N.H. 2023 Cannabis Legalization One-Page Bill Summary
New Hampshire’s Republican and Democratic House leaders — Reps. Jason Osborne (R) and Matt Wilhelm (D) — are sponsoring a bill (HB 639) to legalize and regulate cannabis for adults 21 and older. The original language was crafted by a broad coalition of civil rights and policy organizations, industry representatives, and cannabis policy advocates.
HB 639 was amended in the House Commerce and House Ways & Means committees. On April 6, 2023, the House of Representatics passed HB 639 in a 272-109 (71%) vote, sending it to the Senate. Here are key provisions of HB 639, as amended in the House committees:
Adult-Use Possession: Freedoms and Limitations
Adults who are 21 and older would be allowed to possess up to four ounces.
Pending charges for up to four ounces would be dismissed.
Home cultivation would be prohibited. (The original bill allowed six plants.)
Smoking and vaping cannabis in public places where tobacco smoke is banned would be punishable by a civil fine of up to $50.
Cannabis could not be smoked or vaped in a moving vehicle.
State Regulation and Licensing of Cannabis Businesses, Fostering Small Businesses
The Liquor Commission — renamed the Liquor and Cannabis Commission — would regulate and license retailers, cultivators, product manufacturers, and labs.
The commission would develop rules governing security, health and safety, labeling, and advertising. Consumers would receive handouts on the risks of cannabis.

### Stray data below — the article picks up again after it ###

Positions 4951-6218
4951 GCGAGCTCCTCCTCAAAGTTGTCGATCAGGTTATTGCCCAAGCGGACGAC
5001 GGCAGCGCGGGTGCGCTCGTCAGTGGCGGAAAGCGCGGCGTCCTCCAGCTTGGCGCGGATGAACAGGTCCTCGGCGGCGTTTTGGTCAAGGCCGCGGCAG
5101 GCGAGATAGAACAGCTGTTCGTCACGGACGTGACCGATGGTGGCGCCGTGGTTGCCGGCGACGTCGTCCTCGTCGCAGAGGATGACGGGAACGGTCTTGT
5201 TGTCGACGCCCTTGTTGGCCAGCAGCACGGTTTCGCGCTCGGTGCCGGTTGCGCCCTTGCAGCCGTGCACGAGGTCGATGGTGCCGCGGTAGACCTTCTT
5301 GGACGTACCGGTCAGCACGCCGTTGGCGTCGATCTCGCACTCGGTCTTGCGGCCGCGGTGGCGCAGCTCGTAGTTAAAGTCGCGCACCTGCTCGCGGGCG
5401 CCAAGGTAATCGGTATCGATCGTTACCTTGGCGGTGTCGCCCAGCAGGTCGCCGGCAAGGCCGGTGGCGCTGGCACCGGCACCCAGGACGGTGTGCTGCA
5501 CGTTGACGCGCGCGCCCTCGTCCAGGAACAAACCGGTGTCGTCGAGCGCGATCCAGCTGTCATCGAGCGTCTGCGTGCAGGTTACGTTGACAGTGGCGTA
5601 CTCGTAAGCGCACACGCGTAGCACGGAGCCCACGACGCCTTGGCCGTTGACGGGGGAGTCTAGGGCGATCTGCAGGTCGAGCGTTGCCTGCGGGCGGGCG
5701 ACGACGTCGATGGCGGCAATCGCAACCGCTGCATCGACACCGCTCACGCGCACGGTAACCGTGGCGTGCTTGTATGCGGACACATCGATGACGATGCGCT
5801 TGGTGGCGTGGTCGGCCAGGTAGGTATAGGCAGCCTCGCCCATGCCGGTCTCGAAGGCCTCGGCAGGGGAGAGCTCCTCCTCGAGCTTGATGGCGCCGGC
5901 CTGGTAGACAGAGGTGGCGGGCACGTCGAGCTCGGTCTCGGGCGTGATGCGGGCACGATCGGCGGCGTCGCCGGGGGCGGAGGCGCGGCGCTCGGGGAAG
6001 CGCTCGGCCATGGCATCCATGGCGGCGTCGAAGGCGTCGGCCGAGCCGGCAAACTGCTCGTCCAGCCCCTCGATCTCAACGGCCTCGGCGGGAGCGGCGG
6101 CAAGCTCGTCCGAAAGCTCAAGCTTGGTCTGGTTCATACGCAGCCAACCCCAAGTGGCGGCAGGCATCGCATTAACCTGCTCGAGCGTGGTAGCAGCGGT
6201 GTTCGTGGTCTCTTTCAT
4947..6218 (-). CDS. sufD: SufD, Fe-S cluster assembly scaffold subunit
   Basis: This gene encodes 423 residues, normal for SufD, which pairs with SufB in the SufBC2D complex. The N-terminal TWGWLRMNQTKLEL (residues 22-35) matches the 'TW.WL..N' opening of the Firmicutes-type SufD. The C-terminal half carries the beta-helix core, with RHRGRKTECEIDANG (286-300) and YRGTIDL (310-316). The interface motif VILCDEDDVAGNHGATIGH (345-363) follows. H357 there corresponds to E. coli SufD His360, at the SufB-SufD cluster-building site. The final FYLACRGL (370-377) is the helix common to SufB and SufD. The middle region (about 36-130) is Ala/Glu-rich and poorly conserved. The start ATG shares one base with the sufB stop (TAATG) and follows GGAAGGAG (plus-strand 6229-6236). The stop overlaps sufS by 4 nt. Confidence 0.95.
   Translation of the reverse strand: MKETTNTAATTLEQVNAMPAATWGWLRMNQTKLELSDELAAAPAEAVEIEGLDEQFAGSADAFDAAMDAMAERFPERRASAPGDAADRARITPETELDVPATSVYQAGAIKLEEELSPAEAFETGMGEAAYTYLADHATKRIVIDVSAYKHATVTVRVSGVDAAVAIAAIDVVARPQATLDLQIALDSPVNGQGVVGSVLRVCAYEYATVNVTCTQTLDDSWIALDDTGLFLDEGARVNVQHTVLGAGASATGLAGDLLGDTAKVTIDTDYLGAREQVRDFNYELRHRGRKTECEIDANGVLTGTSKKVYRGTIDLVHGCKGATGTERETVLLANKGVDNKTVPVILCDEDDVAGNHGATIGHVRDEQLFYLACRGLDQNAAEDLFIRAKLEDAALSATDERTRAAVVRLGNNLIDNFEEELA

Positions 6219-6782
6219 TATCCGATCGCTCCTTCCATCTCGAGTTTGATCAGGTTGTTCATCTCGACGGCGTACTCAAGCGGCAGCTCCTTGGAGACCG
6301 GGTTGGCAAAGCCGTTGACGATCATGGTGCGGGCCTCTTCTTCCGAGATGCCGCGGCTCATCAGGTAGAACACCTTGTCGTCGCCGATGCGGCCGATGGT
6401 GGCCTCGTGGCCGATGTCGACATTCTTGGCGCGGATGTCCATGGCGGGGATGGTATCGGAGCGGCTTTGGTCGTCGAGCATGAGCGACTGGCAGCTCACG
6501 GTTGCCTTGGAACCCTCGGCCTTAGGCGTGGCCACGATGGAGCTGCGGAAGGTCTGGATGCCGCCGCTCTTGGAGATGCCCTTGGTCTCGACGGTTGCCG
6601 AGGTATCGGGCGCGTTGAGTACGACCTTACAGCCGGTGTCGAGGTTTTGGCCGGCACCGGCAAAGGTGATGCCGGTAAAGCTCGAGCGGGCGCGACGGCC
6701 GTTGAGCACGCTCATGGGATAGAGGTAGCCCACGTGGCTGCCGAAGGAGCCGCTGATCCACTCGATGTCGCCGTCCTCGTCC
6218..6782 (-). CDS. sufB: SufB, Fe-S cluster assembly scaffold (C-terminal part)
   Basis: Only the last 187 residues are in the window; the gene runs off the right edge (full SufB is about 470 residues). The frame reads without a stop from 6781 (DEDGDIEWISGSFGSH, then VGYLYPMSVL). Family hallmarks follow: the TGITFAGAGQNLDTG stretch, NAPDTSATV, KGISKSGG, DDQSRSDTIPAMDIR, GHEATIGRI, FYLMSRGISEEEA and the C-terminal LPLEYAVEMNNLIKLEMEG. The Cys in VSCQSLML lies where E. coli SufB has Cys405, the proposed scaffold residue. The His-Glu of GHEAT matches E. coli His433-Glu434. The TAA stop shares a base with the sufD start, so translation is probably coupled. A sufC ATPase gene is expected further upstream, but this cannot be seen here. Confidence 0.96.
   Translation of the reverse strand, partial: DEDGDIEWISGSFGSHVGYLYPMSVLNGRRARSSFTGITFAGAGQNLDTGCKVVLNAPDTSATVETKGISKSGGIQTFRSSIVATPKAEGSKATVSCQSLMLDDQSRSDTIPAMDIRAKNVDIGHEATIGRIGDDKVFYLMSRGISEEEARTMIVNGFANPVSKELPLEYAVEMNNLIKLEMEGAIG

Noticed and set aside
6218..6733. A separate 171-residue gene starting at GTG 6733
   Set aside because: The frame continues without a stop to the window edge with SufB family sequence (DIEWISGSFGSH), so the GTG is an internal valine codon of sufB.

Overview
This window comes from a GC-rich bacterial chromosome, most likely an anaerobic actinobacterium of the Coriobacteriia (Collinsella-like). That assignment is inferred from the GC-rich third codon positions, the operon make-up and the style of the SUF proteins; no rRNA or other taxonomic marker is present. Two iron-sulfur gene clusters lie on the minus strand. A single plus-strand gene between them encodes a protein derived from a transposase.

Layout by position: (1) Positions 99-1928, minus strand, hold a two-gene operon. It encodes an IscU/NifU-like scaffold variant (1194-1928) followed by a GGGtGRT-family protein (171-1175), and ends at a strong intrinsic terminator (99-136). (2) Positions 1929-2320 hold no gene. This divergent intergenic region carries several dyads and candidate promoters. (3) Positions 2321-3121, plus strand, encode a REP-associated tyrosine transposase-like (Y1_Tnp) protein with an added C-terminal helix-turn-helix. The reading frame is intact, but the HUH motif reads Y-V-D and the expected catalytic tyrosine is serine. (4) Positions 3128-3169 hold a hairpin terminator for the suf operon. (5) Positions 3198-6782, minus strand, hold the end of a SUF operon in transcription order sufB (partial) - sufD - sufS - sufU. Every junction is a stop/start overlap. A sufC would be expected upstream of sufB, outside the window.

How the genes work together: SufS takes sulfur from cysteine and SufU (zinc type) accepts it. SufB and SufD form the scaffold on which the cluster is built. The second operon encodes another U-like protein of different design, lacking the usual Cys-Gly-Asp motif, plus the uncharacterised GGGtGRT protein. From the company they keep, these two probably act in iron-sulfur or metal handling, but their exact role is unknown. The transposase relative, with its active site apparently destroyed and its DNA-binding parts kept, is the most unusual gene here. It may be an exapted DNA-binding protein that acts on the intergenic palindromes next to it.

Allows ATCs to apply to also serve adult-use consumers if they meet requirements including prioritizing patient access. ATCs must pay a to-be-determined fee.
Localities could enact regulations and licensing requirements, limit the number of cannabis businesses, or ban them altogether. They could not ban delivery.
There is no statewide cap on licenses.
Limited Non-Discrimination Protections
A person could not be denied organ transplants, child custody, government benefits, professional or occupational licenses, or state or local jobs based on state-legal, responsible cannabis use. Private employers would not have to change their policies.
Taxation, Fees, and Distributing the Revenue
Applies 12.5% tax on final products sold to retailers. Regulators would determine the value of products transferred between affiliated businesses.
After administrative costs, revenue would be distributed to the education trust fund, to provide property tax relief (50%); unfunded pension liabilities (30%); a new Substance Abuse Prevention and Recovery Fund (10%); children’s behavioral health services (5%); and training first responders to address detect impaired driving and respond to drug overdoses (5%).